The hype surrounding the Bradley Effect has evolved to where some political pundits believe in 2008 that Obama must win in the national pre-election polls by 6-9 points before he can be assured a victory. That’s absurd. There won’t be a 6-9 point Bradley Effect –- there can’t be, since few national polls show a large enough amount of undecided voters and it's in the undecided column where racism supposedly hides.Tarrance's article is a fascinating read into the way that polls are spun and campaign narratives are spread. It is well worth your time to read the entire piece.
The other reason I reject the Bradley Effect in 2008 is because there was not a Bradley Effect in the 1982 California Governor’s race, either. Even though Tom Bradley had been slightly ahead in the polls in 1982, due to sampling error, it was statistically too close to call.
With that said, the evidence is pretty strong that the Bradley Effect in fact used to exist in the 1980s and probably through some point in the 1990s. In this Pew Research article you will find several examples of it, spanning the window from Harold Washington in 1983 to Carol Moseley Braun in 1992.
The evidence is perhaps equally strong, however, that the Bradley Effect does not exist any longer. As can be seen in the Hopkins paper for Harvard University that I have referenced many times, at some point during the mid 1990s the Bradley Effect seems to be disappeared.
(A brief aside: This is not to suggest that there was no relationship between race an errors in polling during the Democratic primaries. There is clear evidence that Barack Obama overperformed his polls in states with a large number of African-American voters, a.k.a a Reverse Bradley Effect. There is not any statistically compelling evidence however that Obama routinely underperformed his polls in states with a large number of white voters).
If the Bradley Effect has disappeared or at least dissipated, it is worth thinking about why. I can think of several plausible answers.
1. As Hopkins suggests, racial hot-button issues like crime, welfare and affirmative action are largely off the table today.
2. It may be generational. Expressions of racism are strongly correlated with age, and is much more common among pre-Boomer adults. However, a smaller and smaller fraction of the electorate each year came of age in the segregation era. The Pew study that I linked to above reports that 92 percent of Amerians are now comfortable voting for an African-American for President. In 1982, when Bradley's race occurred, that number was more like 75 percent. (Although the Bradley Effect isn't about racism per se -- it is about people misleading pollsters because of social desirability bias -- racism is nevertheless one of its prerequisites).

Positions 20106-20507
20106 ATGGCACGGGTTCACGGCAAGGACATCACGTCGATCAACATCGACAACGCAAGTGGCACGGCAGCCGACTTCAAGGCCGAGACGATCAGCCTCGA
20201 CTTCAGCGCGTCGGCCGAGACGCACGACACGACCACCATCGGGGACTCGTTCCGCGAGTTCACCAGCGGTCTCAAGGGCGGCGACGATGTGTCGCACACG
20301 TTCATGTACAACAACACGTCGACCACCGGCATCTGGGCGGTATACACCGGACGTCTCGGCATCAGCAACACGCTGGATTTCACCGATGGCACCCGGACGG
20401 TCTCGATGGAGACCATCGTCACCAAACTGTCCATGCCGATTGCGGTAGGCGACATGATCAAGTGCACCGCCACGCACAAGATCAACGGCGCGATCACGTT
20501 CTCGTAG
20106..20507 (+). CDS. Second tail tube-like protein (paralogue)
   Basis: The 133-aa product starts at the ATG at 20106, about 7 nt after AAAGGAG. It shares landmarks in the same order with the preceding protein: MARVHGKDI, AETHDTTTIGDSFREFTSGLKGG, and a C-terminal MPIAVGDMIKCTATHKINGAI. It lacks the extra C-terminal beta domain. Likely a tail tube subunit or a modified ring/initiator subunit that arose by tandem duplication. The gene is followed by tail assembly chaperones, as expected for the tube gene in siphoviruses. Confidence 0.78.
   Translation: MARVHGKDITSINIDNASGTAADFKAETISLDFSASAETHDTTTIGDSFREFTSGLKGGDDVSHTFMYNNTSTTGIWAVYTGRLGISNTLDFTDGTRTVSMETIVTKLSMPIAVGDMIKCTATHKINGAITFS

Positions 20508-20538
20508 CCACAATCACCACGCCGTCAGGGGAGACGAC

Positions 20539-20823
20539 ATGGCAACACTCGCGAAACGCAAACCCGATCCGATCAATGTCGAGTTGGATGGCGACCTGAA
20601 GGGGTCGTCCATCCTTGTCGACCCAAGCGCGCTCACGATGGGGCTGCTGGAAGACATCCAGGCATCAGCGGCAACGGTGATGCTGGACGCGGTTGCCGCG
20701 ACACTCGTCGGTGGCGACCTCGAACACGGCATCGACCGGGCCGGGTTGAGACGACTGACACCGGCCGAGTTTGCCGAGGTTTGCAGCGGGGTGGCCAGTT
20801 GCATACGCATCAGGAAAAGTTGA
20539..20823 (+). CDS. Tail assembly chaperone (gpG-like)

3. Racism also has a strong inverse correlation with education, and the country is much more educated than it used to be. In 1980, 55 percent of the electorate had attended at least some college. By 2004, that number had increased to 74 percent. Most colleges are racially diverse, at least to a degree, and so the experience of interacting with African-American students as friends and classmates may be a significant deterrent to racism.
4. There may be some relationship to the revival of the religious right in the 1990s. For members of the religious right, there are now ample and automatic reasons to vote against any liberal candidate, a.k.a. their positions on issues like abortion. In addition, the religious right has made voting along cultural grounds (as opposed to policy grounds) more socially acceptable in general. So long as the voter believes he or she can articulate a "valid" reason for voting against an African-American candidate, there is little reason to deceive a pollster about one's intention.
5. Relatedly, there may also now be less overlap between those sorts of voters who are more likely to harbor racist sentiments and those who are more likely to vote for a Democrat. One test of this hypothesis would be to see whether black Republican candidates still suffer from a Bradley Effect, even if black Democrats largely do not.
6. Polling techniques may have improved. For instance, "pushing" leaners toward one or another candidate with an appropriate follow-up question may be a good way to tease out the preferences of voters who are shy to reveal that they won't support a black candidate.
7. People's attitudes toward polls may have changed. Our society has become more and more impersonal, and so when a pollster calls, the respondent may no longer regard the interviewer as a "neighbor" to whom he or she must seem socially desirable. This would be taken to the logical extreme by IVR polling technologies (a.k.a. "robopolls") in which there is no interaction with a human at all.
8. African-American candidates may have gotten smarter about how they market themselves to white voters.